On the Western Front the slaughter continued: the Third Battle of Artois ended on 15 October, a bloody failure, but the Second Champagne Campaign plodded on until 6 November. As early as 3 October Papa Joffre announced there would be no breakthrough but the offensive would continue as a battle of attrition, and on 22 October he declared that the campaign had made important tactical gains and achieved a “moral superiority” over the Germans by inflicting heavy casualties. The “tactical gains” amounted to moving the line a few kilometers, and one might expect the Germans did not feel particularly morally inferior, inasmuch as 35 French divisions failed to break a line defended by 15 German divisions.
He was right about one thing: the casualties. The French lost 145,000 men, the Germans 72,000 (25,000 of them prisoners); it is not clear how inflicting heavier casualties on your own troops advanced the cause. The Third Battle of Artois (including Loos) cost the French another 48,000 casualties, the British 121,000 and the Germans 149,000, not bad for little more than a month of fighting. The German defense in depth had again demonstrated its effectiveness, but the lesson seemed lost on the chateau generals on the western side of the trench line. Joffre’s remark about a battle of attrition would prove to be prophetic when 1916 rolled around.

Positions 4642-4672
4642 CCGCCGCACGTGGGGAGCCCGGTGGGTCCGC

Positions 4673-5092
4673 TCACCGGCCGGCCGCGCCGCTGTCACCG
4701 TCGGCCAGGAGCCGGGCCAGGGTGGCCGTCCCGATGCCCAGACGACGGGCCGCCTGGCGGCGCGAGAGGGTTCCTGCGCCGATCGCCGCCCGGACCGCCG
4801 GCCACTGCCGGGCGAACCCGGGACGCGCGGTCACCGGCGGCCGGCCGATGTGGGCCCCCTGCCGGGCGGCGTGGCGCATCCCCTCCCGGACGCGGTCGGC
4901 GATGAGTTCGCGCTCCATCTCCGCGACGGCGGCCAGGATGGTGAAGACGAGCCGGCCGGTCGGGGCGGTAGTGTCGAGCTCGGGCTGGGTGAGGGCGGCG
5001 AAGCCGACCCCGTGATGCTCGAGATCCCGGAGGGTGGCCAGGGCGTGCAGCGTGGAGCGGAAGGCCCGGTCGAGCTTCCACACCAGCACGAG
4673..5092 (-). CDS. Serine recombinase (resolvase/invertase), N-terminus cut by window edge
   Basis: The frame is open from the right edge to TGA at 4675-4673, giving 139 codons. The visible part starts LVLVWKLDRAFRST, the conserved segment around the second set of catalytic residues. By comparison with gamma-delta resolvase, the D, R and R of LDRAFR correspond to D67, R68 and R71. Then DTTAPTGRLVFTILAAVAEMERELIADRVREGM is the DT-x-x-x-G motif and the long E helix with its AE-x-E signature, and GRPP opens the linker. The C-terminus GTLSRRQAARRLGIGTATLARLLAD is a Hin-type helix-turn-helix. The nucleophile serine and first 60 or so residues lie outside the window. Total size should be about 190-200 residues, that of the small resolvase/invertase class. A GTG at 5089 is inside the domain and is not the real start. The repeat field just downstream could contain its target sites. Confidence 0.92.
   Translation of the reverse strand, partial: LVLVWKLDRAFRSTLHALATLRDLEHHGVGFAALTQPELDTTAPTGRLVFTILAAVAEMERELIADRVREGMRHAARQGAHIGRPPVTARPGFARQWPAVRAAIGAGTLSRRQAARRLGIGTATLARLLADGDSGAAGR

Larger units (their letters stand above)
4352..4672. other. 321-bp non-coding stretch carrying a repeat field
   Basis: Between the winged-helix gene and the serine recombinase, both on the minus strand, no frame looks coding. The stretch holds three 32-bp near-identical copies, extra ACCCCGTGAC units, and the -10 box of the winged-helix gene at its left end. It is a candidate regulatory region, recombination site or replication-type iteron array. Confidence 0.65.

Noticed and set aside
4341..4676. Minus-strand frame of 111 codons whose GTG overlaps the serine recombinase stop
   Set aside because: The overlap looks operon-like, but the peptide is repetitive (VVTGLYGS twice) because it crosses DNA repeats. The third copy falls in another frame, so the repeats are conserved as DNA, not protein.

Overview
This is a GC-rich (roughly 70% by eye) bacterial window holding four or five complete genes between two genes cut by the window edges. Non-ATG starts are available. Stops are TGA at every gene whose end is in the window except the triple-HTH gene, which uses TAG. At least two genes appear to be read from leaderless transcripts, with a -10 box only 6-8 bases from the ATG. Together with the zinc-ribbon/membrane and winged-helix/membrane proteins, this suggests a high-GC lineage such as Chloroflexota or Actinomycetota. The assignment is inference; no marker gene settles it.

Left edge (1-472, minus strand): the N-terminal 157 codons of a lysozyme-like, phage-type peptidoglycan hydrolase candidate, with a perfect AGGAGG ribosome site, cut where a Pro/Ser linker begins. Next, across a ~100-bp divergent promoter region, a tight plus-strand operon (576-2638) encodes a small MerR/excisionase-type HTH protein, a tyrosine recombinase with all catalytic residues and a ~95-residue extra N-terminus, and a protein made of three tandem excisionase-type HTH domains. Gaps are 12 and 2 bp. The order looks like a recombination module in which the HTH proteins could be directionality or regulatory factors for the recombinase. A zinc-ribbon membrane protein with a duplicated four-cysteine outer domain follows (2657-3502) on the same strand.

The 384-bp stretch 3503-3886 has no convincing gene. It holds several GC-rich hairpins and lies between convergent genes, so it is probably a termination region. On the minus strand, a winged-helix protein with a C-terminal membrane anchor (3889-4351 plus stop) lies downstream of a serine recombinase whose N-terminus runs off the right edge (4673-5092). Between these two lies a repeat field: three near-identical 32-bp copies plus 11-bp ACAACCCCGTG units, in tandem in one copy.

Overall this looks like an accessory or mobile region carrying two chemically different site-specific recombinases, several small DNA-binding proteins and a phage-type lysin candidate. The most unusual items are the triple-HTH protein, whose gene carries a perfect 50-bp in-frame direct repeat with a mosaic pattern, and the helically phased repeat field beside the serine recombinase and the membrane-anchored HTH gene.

There was one more casualty from the Third Battle of Artois – Field Marshall John French. As Commander-in-Chief of the British Expeditionary Force, French had not got on very well with his fellow generals, both British and French, and only a visit from the Secretary of State for War, Lord Kitchener, could move him to take part in the First Battle of the Marne. He was blamed for losing at Loos because of mishandling his reserves, which seems more like scapegoating from Kitchener and French’s other enemies than an objective appraisal. In any case, with such powerful foes in London his days were numbered.